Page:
For functions f and g defined on the range [lo..hi],
define their inner product to be
<f, g> =
∫_{lo..hi}
f(x) g(x) dx,
and the norm
||f||_{2} = <f, f>^{1/2}
(also written as just ||f||);
hence
<c f, g> = <f, c g> = c <f, g>
and
||c f||_{2}
= c ||f||_{2} ,
where c is a constant.
Functions {f_{i} | i ≥ 0} are orthogonal if
<f_{i} , f_{j} > = 0,
∀ i, j s.t. i≠j
and are orthonormal if also
||f_{i} || = 1, ∀ i.
Note that
∫_{-1..+1}
f(x) dx
= ^{1} /_{a}
∫_{-a..+a}
f(y/a) dy
and that
∫_{-a..+a}
f(x) dx
=
∫_{-a+b..a+b}
f(y-b) dy
so one can scale and shift a set of orthogonal functions
to another range, [lo, hi], and normalise them (individually).
Please turn JavaScript on.
Series of Functions
If a function f(x) has an expansion
f(x) = a_{0} f_{0} (x)
+ a_{1} f_{1} (x)
+ ...
over [lo, hi] in terms of orthogonal basis functions,
{f_{0} (x), f_{1} (x), ...},
then
<f, f_{i} > =
∫ _{[lo..hi]} f(x) f_{i} (x) dx
= ∫ _{[lo..hi]}
a_{0} f_{0} (x) f_{i} (x)
+ a_{1} f_{1} (x) f_{i} (x)
+ ... dx
=^{ } a_{0} .<f_{0} ,f_{i} >
+ a_{1} .<f_{1} ,f_{i} >
+ ...
= a_{0} . 0 + ...
+ a_{i-1} . 0
+ a_{i} . ||f_{i} ||^{2}
+ a_{i+i} . 0 + ...
= a_{i} . ||f_{i} ||^{2}
so
a_{i}
= <f, f_{i} > / ||f_{i} ||^{2}
If the basis functions are orthonormal
then a_{i} = <f, f_{i} >.
Interpolation
Suppose we are given "training" data points
{(x_{1} , y_{1} ),
(x_{2} , y_{2} ), ...,
(x_{N} , y_{N} )},
where the x_{i} ∈ [lo, hi], and
want to find a function, f(x), that is a "good" fit to the data,
that is each f(x_{i} ) is close to its corresponding y_{i} .
A common approach is to try to find some function, f(), expressed
as a series in terms of a set of "simple" functions
(orthonormal basis functions have advantages), which
amounts to solving the resulting linear regression problem
to minimise the sum of the
squared errors ,
∑_{i} (y_{i} - f(x_{i} ))^{2} .
A random example computed by JavaScript (if it is on) ...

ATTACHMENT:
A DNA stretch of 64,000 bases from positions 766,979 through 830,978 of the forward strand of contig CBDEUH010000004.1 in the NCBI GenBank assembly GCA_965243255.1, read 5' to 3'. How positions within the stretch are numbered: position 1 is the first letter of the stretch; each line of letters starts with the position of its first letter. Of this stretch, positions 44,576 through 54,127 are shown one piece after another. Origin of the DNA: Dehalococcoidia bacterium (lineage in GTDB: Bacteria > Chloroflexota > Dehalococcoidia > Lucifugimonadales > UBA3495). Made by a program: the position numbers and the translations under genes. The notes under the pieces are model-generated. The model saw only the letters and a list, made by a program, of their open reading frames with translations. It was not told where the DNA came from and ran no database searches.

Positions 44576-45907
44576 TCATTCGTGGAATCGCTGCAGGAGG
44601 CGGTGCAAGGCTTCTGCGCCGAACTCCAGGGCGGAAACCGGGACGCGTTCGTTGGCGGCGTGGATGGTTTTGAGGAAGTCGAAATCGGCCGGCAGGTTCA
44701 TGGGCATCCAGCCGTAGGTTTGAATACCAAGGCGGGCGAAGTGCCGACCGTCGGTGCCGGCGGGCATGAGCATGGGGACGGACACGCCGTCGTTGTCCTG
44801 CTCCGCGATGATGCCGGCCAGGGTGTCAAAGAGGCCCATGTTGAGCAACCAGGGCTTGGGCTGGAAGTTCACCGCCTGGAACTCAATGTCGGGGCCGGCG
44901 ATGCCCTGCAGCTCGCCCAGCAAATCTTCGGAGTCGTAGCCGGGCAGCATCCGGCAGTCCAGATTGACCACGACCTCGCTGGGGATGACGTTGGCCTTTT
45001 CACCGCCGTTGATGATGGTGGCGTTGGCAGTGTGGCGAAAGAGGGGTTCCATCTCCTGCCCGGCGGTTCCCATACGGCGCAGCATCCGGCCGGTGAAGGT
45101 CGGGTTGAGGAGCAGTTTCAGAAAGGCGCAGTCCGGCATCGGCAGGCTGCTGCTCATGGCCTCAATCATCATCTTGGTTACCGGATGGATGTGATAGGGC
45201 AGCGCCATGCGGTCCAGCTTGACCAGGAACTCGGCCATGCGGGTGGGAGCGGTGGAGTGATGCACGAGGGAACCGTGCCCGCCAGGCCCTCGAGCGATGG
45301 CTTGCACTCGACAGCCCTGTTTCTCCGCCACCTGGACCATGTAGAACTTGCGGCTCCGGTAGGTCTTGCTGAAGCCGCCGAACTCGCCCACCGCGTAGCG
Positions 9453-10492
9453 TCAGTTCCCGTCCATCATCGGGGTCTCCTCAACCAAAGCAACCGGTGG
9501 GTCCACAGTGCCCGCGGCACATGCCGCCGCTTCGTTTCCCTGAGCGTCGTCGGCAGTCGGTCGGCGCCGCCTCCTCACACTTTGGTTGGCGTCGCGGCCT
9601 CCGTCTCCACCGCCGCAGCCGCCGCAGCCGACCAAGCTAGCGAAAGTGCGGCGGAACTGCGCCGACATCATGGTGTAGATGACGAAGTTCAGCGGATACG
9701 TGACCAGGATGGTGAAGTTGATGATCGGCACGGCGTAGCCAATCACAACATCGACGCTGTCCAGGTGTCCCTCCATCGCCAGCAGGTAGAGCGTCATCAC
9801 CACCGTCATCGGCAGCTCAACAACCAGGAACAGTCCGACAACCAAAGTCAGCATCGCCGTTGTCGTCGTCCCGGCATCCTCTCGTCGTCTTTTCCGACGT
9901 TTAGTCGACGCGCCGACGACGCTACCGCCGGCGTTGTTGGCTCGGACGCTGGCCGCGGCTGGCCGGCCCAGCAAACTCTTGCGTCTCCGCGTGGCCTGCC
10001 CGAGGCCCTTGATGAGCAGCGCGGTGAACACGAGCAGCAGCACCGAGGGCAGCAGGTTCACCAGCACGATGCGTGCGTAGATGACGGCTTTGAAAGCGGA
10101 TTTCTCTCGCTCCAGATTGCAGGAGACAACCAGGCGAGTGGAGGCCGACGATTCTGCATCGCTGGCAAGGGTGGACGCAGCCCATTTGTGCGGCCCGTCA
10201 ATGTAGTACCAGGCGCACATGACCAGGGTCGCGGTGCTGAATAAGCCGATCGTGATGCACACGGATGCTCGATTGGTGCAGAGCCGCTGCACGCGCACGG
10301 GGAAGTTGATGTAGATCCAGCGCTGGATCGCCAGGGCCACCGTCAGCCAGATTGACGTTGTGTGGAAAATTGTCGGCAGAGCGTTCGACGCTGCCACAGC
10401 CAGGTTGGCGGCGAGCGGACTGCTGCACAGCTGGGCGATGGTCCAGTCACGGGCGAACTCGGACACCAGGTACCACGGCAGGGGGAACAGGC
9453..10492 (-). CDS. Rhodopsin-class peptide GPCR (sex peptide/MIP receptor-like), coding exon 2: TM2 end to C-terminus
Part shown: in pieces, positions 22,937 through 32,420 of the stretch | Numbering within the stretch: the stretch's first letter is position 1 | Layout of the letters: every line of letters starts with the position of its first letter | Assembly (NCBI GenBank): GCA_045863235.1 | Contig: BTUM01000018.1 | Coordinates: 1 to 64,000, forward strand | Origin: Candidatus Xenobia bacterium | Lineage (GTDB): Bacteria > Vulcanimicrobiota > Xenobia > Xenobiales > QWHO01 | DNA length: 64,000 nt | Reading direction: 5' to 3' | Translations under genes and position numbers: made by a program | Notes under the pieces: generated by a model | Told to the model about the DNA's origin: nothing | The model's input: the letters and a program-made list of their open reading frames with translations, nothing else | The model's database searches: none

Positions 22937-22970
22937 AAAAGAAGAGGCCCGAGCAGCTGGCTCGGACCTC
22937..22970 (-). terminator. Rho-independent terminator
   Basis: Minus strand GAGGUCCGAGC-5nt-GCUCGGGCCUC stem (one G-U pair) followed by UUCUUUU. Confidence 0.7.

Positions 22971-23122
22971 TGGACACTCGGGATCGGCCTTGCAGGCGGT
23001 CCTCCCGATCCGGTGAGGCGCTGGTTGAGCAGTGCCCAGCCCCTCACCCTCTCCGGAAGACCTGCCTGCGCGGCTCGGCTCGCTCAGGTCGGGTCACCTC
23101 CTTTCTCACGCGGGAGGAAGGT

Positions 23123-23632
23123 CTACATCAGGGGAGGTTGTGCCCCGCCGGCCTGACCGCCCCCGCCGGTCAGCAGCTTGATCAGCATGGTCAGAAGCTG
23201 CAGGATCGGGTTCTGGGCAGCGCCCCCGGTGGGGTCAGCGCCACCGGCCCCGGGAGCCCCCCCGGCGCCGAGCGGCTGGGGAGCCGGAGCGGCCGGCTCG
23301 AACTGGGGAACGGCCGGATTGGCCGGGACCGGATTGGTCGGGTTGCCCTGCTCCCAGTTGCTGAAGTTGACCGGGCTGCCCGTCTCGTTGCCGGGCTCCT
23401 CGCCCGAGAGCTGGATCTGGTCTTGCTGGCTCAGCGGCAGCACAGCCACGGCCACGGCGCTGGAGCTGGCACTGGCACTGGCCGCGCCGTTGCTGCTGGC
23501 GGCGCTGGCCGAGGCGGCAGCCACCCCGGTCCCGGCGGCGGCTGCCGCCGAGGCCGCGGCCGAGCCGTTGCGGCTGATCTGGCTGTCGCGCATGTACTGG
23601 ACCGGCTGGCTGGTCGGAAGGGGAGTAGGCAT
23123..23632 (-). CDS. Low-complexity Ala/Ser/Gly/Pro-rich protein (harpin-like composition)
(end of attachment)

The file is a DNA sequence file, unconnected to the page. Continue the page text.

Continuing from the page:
Oh dear ... JavaScript is still off.
(A polynomial can
only approximate a sawtooth.)
A high order approximation gives a smaller RMS error than a
low order one in general.
This of course opens the well known over-fitting trap;
[Wallace ]
showed how to stop before falling into it
(in the real world there is no looking at
<true_f, est_f> because invariably
true_f is unknown in a real inference problem) .
Polynomials
The Legendre polynomials are orthogonal polynomials on [-1, 1]:
p_{0} (x) = 1,
p_{1} (x) = x,
p_{2} (x) = (3x^{2} - 1) / 2,
p_{3} (x) = (5x^{3} - 3x) / 2,
p_{4} (x) = (35x^{4} - 30x^{2} + 3) / 8,
. . .
and in general (Bonnet):
p_{i+1} (x) =
{(2i + 1) x p_{i} (x) - i p_{i-1} (x)} / (i+1)
(e.g.,
p_{2+1} (x)
= { 5 (3x^{3} - x) / 2 - 2 x } / 3
= { 15x^{3} - 9 x } / 6
= { 5x^{3} - 3 x } / 2),
or
p_{n} (x) =
∑_{k=0..n}
(-1)^{k}
(
n
)^{2}
((1 + x) / 2)^{n-k}
((1 - x) / 2)^{k}
k
Note that
p_{n} (1) = 1,
p_{n} (-1) = (-1)^{n} ,
<p_{n} , p_{n} > = 2 / (2n + 1).
By JavaScript (if it is on):
. . . But no, JavaScript is off.-()
Fourier Series
<sin(m . ), cos(n . )> = 0, and
<sin(m . ), sin(n . )> =
_{0} ∫^{2
π}
sin(mθ) sin(nθ) dθ = π,
if m=n, = 0 otherwise,
similarly for cos.
Hence,
|| sin(m θ) ||_{2}
= || cos(m θ) ||_{2}
= √π,
on [0, 2π].
{1/√(2π),
sin(x)/√π,
cos(x)/√π,
sin(2x)/√π,
cos(2x)/√π,
sin(3x)/√π,
cos(3x)/√π,
... }
are orthonormal on [0, 2π]
(and on [-π, π]),
so_{ } . . .
{1,
√2 sin(2π x),
√2 cos(2π x),
√2 sin(4π x),
√2 cos(4π x),
√2 sin(6π x),
√2 cos(6π x),
... }
are orthonormal on [0, 1].
e.g., ∫ _{[0..1]}
√2 sin(2π m x) √2 sin(2π n x) dx :
. . . Oh, dear JavaScript is still off.
For continuous f on [0, 2π],
or equivalently infinitely repeated on
..., [-2π,0), [0, 2π), [2π,4π), ...,
f's Fourier series is
f(x) ~
a_{0}
+ a_{1} cos x
+ a_{2} cos 2x
+ ...
+ b_{1} sin x
+ b_{2} sin 2x
+ ...,
where
a_{0} =
(1/(2π))
∫ _{[0..2π]} f(θ) dθ,
a_{n} =
(1/π) ∫ _{[0..2π]}
f(θ) cos(nθ) dθ, n≥1,
b_{n} =
(1/π) ∫ _{[0..2π]}
f(θ) sin(nθ) dθ, n≥1.
(Often^{ } a_{0} ' is defined
to be twice as large as a_{0} , and the series written
f(x) ~ ^{a0'} /_{2}
+ a_{1} f_{1} (x) + ... .)
Or, we can employ orthonormal versions of the basis functions
on [0, 2π], or
on [0, 1],
and use the "general form" given earlier.
E.g., square_wave(1,1,-1)(x)
= (4/π){sin 2πx + (1/3) sin 6πx + (1/5) sin 10πx + ...},
NB. on [0,1].
f = square_wave(1,1,-1) on [0, 1]:
JavaScript is off.-()
f = saw_tooth on [0, 1]:
It would be better on.
where f1(x) = √2 sin 2πx; f2(x) = √2 cos 2πx; ... etc.
f = shift(saw_tooth, 0.1) , i.e., a 10% phase change:
Pity that JavaScript is off.